# Baldi - Stochastic Calculus - Exercise about construsction of Stratonovich integral

I need to prove that $$\lim_n \sum_{i=0}^{2^n -1} W(\frac{i}{2^n}) ( W(\frac{i+1}{2^n}) - W(\frac{i}{2^n}) ) \rightarrow \frac{1}{2}W_1^2 - \frac{1}{2}$$ in $$L^2$$.

where $$W$$ is a standard Wiener process.

So I started computing

$$E[( \sum_{i=0}^{2^n -1} W(\frac{i}{2^n}) ( W(\frac{i+1}{2^n}) - W(\frac{i}{2^n}) ) + \frac{1}{2}(1-W_1^2) )^2]$$

and I split have that, after expanding the square:

$$E[( \sum_{i=0}^{2^n -1} W(\frac{i}{2^n}) ( W(\frac{i+1}{2^n}) - W(\frac{i}{2^n}) ))^2]=\frac{1}{2}$$

by independence the Gaussian distribution of independent increments.

Then, the double-product term $$\frac{1}{2} E[(1-W_1^2) \cdot \sum_{i=0}^{2^n -1} W(\frac{i}{2^n}) ( W(\frac{i+1}{2^n}) - W(\frac{i}{2^n}) )) ] = 0$$ since it's a standard Wiener process and by independence of increments

The last term to compute is

$$\frac{1}{4} E[(1-W_1^2)^2)] = \frac{1}{4} E[1+W_1^4 - 2 W_1^2 ] = \frac{1}{4} (1+3-2)=\frac{1}{2}$$

using that $$E[W_1^2] = 1$$ and $$E[W_1^4] = 3$$.

But in this way the sum is $$1$$ and not $$0$$... so what am I missing?

• I think that the error is in the computation of the expectation of the double product Commented Nov 27, 2019 at 22:22

You expectation numbers are incorrect, you could see that in your proof, your solution is independent of $$n$$...

First notice that

$$W_1^2= \sum_{i=0}^{2^n -1} W(\frac{i+1}{2^n})^2- W(\frac{i}{2^n})^2$$ $$W_1^2= \sum_{i=0}^{2^n -1}\left( W(\frac{i+1}{2^n})+ W(\frac{i}{2^n})\right)\left( W(\frac{i+1}{2^n})- W(\frac{i}{2^n})\right)$$

Therefore, by factorizing, we have $$\sum_{i=0}^{2^n -1} W(\frac{i}{2^n}) ( W(\frac{i+1}{2^n}) - W(\frac{i}{2^n}) ) + \frac{1}{2}(1-W_1^2) =\frac{1}{2}\left[1-\sum_{i=0}^{2^n -1} ( W(\frac{i+1}{2^n}) - W(\frac{i}{2^n}) )^2\right]$$

You want to calculate

$$E\left[\frac{1}{4}\left[1-\sum_{i=0}^{2^n -1} ( W(\frac{i+1}{2^n}) - W(\frac{i}{2^n}) )^2\right]^2\right]$$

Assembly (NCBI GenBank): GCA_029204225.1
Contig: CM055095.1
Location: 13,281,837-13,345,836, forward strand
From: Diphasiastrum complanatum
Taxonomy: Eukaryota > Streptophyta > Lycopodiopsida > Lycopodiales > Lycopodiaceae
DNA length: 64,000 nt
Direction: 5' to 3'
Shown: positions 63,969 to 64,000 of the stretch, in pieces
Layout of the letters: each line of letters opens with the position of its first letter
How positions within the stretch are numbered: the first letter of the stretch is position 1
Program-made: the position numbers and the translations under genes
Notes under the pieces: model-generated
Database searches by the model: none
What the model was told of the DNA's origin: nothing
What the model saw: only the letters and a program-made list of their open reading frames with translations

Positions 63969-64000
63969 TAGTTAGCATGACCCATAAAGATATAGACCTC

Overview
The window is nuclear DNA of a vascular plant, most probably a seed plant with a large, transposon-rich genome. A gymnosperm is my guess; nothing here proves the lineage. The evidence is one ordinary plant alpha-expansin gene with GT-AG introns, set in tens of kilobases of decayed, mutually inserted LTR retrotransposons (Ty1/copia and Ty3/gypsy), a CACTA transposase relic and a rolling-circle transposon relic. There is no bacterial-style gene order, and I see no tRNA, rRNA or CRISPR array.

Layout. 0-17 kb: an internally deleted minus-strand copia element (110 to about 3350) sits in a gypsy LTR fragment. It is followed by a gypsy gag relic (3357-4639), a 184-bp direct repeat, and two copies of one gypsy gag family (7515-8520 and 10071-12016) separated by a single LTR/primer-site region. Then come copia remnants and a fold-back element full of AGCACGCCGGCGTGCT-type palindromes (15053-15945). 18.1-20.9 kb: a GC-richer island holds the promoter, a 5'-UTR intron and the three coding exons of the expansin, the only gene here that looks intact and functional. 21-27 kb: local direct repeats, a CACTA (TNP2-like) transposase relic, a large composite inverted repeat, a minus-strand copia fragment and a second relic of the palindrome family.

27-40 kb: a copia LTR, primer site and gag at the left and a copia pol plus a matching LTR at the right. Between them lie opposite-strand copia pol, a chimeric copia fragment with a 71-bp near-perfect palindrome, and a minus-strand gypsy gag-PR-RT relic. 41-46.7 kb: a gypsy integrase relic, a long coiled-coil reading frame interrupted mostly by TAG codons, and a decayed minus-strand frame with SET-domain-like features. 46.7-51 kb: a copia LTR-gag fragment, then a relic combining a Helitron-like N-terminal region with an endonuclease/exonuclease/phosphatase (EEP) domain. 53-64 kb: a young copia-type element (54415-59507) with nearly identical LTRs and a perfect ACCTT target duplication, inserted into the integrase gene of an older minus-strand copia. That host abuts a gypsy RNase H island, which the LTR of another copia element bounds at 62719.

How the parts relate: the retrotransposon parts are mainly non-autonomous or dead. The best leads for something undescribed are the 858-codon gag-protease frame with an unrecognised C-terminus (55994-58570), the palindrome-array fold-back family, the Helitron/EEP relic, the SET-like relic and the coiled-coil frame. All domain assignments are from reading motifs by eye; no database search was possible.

The variance of a Brownian motion increment is known, we have
$$E\left[\sum_{i=0}^{2^n -1} ( W(\frac{i+1}{2^n}) - W(\frac{i}{2^n}) )^2\right] =\sum_{i=0}^{2^n -1}\frac{1}{2^n }=1$$

Finally,

$$E\left[\left[\sum_{i=0}^{2^n -1} ( W(\frac{i+1}{2^n}) - W(\frac{i}{2^n}) )^2\right]^2\right]=E\left[\sum_{i,j=0}^{2^n -1} ( W(\frac{i+1}{2^n}) - W(\frac{i}{2^n}) )^2 (W(\frac{j+1}{2^n}) - W(\frac{j}{2^n}) )^2\right]$$

or $$\sum_{i,j=0, i \ne j}^{2^n -1} E\left[( W(\frac{i+1}{2^n}) - W(\frac{i}{2^n}) )^2 (W(\frac{j+1}{2^n}) - W(\frac{j}{2^n}) )^2\right]+\sum_{i=0}^{2^n -1} E\left[( W(\frac{i+1}{2^n}) - W(\frac{i}{2^n}) )^4\right]$$

Increments are independent , and you know the 4th moment of a Brownian motion, you can conclude when you make $$n$$ goes to infinity.

• Many thanks for your detailed answer! In the last line, I have a question about the two sums: the first sum I should get $\frac{1}{2}$ as sending $n$ to infinity, by using independence of increments. WWhile in the second sum I should get $3$, right? Commented Nov 27, 2019 at 23:01
• The first term of the last equation should converge to $1$ and the second one to $0$ Commented Nov 27, 2019 at 23:02
• That is what you should get $\frac{3}{(2^N)^2}*2^N$ Commented Nov 27, 2019 at 23:04
• Try it, the same approach works, there will be a different sign when you factorize. Commented Nov 27, 2019 at 23:11
• yes, it is the same Commented Nov 28, 2019 at 3:17